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Putting aside the issue of early risers (my granny used to always get up before me), isn't this similar to what you can do now with software like PhotoAcute? Being able to do it with a quick single shot has some advantages, but being able to control the number and the variance of the shots also has some advantage.
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  #10  
Old February 23rd, 2008, 02:50 AM
Asher Kelman Asher Kelman is online now
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Quote:
Originally Posted by Michael Seltzer View Post
Putting aside the issue of early risers (my granny used to always get up before me), isn't this similar to what you can do now with software like PhotoAcute? Being able to do it with a quick single shot has some advantages, but being able to control the number and the variance of the shots also has some advantage.
Michael,

That's a very good question. Photoacute relies on the fact that the images, because of vibrations and involuntary movements are in fact taken from slightly different positions and angles. so the pixels will not always align exactly. The software is able to translate these small differences to geometrical parameters and hence assign every point in each diagram to a position in a 3 dimensional construct.

With photoacute, using a 10MP sensor and 6 frames, there's a huge amount of date to be correlated but in the end we get greater definition of detail and some three dimensional mapping. Thus for example, if a person was walking in past a building being photographed, using photoacute, one could wipe them away as they are on a near plane. This works only if there are enough frames to get that information as the person is covering different parts of the building in each successive frame.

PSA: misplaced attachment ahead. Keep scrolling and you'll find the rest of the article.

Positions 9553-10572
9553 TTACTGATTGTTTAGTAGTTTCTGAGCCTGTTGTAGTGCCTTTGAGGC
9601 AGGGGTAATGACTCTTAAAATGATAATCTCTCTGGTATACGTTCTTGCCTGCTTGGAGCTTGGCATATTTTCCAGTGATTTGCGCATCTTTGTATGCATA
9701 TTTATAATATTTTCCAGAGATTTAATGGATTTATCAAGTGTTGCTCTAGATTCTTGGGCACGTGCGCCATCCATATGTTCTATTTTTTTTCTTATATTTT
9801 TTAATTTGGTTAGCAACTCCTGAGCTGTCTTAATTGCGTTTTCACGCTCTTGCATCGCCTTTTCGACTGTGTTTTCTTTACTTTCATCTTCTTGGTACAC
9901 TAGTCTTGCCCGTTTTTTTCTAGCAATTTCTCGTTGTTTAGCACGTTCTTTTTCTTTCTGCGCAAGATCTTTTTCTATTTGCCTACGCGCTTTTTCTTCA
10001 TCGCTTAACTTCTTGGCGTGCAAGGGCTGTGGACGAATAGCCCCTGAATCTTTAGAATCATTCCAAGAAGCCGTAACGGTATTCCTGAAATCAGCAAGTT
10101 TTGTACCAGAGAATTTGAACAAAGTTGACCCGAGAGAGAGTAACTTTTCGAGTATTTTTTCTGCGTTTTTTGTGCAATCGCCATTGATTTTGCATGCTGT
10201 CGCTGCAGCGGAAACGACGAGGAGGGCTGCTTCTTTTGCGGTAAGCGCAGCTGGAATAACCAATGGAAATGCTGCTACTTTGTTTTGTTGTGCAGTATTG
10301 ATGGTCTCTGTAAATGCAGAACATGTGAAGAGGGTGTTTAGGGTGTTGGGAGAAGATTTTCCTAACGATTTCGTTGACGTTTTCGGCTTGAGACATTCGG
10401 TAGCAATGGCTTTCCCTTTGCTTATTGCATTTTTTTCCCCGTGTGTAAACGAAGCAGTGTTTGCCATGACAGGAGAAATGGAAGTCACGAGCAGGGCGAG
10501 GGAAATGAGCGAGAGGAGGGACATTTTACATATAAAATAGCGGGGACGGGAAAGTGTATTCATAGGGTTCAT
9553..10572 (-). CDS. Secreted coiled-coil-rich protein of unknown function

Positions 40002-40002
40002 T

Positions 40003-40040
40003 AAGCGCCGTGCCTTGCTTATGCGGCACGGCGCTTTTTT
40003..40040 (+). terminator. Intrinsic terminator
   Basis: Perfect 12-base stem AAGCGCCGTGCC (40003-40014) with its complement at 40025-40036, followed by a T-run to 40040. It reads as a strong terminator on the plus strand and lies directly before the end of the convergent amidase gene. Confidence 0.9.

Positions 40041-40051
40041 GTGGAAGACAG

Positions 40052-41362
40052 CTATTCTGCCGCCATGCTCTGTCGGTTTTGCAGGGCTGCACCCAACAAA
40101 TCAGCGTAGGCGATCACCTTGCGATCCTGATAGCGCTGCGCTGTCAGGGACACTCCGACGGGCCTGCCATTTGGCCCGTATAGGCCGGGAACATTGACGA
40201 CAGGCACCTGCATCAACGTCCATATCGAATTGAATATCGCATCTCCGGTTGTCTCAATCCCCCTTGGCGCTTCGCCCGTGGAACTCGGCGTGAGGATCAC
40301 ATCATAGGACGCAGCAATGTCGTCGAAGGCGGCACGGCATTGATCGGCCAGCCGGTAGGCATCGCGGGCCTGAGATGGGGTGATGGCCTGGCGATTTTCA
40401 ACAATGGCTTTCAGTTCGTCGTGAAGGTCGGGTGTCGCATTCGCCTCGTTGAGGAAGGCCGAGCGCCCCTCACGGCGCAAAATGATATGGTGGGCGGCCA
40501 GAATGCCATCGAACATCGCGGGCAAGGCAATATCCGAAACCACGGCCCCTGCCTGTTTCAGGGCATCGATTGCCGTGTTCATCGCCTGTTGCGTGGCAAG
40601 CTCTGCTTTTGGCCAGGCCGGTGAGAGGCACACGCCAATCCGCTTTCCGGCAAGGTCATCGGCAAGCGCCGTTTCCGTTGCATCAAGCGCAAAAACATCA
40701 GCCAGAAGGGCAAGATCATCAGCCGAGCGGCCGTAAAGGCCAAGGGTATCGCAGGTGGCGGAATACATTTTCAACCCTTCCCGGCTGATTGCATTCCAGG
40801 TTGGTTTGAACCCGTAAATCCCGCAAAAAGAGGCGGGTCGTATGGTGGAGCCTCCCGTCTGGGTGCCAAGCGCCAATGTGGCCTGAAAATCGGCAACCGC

With widely separated cameras, each view can "See" behind objects that are not in front of that lens.
With enough separation between two lenses, even stationary objects in any plane can be removed as we have from one of the cameras all the data needed for that position in the picture.

With the new smart chips from Stanford, we are merely reassigning (perhaps only for several shots) enough pixels to make several overlapping arrays of pixels as if there were separate chips, each looking from a different angle. This set up has the advantage of being very very accurate, but the resolution is less than using our the entire output from a sequence of shots with a current digital camera.